After drum 20 rotates a quarter turn, a toner roll 24 located in a toner reservoir 26 provides a uniform flow of toner across a gap from the roll to the drum so that toner bridges the gap and adheres to the charged reach of the drum with a toner distribution corresponding to the charge distribution. The toner may be a conductive toner, that is, one having a conductivity in the range of 5 centimeters, and the reservoir in any case is at a floating potential V with respect to ground, so that each toner particle transferred to drum 20 carries a certain amount of charge. The current flow from the reservoir to the drum is thus a direct measure of the volume of toner actually taken up by the drum at each instant. As will be apparent from the following description, the invention applies also to a printing system using non-conductive toners.
As shown in FIG. 1, an amplifier 30 controlled by reset/enable switch 32 integrates the toner current signal i(t) to determine a function Q(t) equal to the charge transferred during an accumulation interval.
Meanwhile an intended charge estimation module 40 receives the printhead finger actuation data along line 42 and sums, and may also process, this data to develop an estimate signal E[Q(t)] representing the amount of charge which the printhead was intended to deposit on the drum. The estimate E[Q(t)], if not already in digital form, is A/D converted, delayed one quarter turn to be in phase with the current sensor at the toner roll, and compared to the actual drum charge Q(t) by comparator 50 to develop an error signal e(t). This error signal is applied to modify a printhead control parameter Y(k) in a direction to decrease the error.
In an ionographic printhead as described in the above patents, in which the amount of charge is controlled by bias voltages applied to the screen and finger electrodes of the printhead, the control parameter Y(k) may control the finger electrode back bias and allow the controlled adjustment of the amount of charge actually gated by each finger electrode activation.
FIG. 2 shows a representative graph of actual and intended charge density q(t) indicating one form of discrepancy between the two for a printhead of the aforesaid type. Such printheads deposit point-like charge dots which overlap on the drum, so that for a point, a line and a two dimensional region one might expect the total charge to be approximately one, two and four times the basic charge dot level as indicated in the dashed-line curve E of expected charge. In actuality, owing to the increasing local charge at the drum surface, space charge effects, and the like, the locally developed charge may be substantially lower, as shown in the solid curve q(t). Thus, the charge error is a possibly non-linear function which increases with charge level.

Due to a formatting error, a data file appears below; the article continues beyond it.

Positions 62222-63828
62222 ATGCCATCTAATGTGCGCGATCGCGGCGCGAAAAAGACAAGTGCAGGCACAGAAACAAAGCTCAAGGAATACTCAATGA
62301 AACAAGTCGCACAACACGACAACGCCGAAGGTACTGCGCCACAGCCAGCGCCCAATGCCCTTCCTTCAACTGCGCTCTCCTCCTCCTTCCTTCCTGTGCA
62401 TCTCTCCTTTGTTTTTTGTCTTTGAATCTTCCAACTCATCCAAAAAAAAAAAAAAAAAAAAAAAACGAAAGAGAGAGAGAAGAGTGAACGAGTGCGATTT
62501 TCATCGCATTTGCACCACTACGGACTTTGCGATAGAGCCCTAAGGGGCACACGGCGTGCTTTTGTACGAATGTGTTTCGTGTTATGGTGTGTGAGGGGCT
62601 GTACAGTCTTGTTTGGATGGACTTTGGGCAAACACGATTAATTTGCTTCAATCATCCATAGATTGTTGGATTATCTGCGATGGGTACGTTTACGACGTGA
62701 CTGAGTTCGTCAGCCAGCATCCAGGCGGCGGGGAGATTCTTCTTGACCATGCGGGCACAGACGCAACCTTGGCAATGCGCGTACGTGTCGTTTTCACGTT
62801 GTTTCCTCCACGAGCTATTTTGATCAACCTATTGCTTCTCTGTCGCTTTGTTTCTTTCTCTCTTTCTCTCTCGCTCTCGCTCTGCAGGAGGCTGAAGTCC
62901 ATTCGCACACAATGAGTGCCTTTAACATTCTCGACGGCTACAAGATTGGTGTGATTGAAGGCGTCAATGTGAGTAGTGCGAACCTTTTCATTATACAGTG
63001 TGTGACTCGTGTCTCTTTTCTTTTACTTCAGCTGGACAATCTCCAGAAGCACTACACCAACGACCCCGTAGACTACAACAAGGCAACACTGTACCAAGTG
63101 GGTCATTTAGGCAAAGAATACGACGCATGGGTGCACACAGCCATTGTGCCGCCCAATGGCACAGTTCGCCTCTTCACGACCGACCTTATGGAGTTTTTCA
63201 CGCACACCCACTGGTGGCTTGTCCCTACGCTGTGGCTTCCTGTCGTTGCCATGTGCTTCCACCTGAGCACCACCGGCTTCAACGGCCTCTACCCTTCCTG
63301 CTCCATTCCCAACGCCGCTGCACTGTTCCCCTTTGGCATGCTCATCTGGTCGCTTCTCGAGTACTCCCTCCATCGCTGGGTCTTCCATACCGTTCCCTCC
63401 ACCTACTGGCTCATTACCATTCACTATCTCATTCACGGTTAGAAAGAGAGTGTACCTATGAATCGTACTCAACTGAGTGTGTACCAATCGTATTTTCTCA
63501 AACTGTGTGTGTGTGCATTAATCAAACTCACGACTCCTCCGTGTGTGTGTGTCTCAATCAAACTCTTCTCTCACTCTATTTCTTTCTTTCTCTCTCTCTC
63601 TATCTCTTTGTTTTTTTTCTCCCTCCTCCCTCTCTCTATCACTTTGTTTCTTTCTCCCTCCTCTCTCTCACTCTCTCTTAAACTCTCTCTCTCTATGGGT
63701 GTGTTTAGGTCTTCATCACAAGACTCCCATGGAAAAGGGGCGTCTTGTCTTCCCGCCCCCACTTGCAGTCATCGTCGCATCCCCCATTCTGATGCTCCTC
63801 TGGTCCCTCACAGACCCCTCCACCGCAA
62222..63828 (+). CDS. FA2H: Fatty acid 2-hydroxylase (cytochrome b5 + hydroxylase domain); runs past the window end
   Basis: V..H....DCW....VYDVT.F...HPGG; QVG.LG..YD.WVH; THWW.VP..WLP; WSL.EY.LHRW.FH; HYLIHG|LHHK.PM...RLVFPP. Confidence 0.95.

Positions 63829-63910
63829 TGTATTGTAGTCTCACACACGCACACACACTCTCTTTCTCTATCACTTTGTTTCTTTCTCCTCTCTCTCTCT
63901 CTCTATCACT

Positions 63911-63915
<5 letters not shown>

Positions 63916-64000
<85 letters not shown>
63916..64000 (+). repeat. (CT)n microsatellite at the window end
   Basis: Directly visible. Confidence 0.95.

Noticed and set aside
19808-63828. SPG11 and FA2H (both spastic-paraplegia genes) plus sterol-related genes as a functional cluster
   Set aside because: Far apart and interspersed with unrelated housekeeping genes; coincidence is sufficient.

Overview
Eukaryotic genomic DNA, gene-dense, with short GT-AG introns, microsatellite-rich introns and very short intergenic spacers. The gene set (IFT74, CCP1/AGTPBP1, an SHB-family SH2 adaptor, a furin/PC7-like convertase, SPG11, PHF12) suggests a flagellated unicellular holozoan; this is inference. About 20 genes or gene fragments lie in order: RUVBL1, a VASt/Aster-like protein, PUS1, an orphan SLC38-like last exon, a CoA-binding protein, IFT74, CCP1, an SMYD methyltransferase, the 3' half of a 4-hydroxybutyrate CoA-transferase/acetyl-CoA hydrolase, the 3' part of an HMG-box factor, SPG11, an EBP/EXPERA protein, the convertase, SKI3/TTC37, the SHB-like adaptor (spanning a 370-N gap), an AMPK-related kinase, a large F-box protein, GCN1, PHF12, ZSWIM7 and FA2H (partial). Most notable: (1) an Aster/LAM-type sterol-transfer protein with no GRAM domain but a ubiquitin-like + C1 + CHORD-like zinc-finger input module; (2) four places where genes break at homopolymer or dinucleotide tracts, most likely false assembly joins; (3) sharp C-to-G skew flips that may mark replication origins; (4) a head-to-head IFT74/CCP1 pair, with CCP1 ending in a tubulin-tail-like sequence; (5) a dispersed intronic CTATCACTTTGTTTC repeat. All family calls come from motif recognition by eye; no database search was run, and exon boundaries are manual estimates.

A more general construction 100 of an autocontrast control system according to the invention is shown in FIG. 3. This embodiment operates digitally to produce an output control signal Y(k), which may specify a back bias control voltage as described above, which compensates for non-linearities of charge delivery.
In this embodiment the toner current signal i(t) is processed and accumulated by a functional integrator 130 to develop the charge signal Q(t), and both the charge signal and an expected charge signal E[Q(k)] are fed as inputs to a microprocessor 150. The expected charge signal is represented by a count of the number of dots needed to form the desired image, which is obtained by counting the number of logic "ones" transferred to the finger electrode drive cicuitry, times an empirical factor for the particular back bias specified by the current control value Y(k).
Within microprocessor 150, a control unit 152 receives start of page and drum rotation signals along lines 153, 155 from the input/output module interface card which controls the print engine, and provides phased start of page, reset, and enable signals to the functional integrator 130 and A/D input port 140 along timing control lines 157, 159, respectively. The digitized charge Q(k) and expected charge E[Q(k)] are multiplied by multipliers K3, K2, respectively, and differenced in adder 142. Their difference e(k) is scaled by K.sub.1 to provide an 8-bit control word which is subtracted from the current Y(k) and is stored in 8-bit output latch 146. Latch 146 receives load and update strobes from the timing control unit 152, and replaces the control value Y(k) with the updated value Y(k+1)=Y(k)-k.sub.1 e(k) when the processing has been completed. The scaling factors K.sub.2 and K.sub.3 are used to match the magnitudes of E[Q(k)] and Q(k). K.sub.1 is made small to provide stability and noise immunity, and could in practice be included in the gains K.sub.2 and K.sub.3.
The operation of controller 100 updates Y(k) with each page imaged, and converges after several pages to some value which varies slowly with printhead evolution. The scaling and summing processes indicated in the drawing are effected by a microcode program of microprocessor 150, and the processor may implement more complex control laws than indicated here. Such control laws may vary the scale factors employed at extreme values of detected or expected charge, or may provide a non-constant initial control value Y(0) to the output latch 146 which varies in accordance with some system parameters such as power supply voltage, printhead age or the like.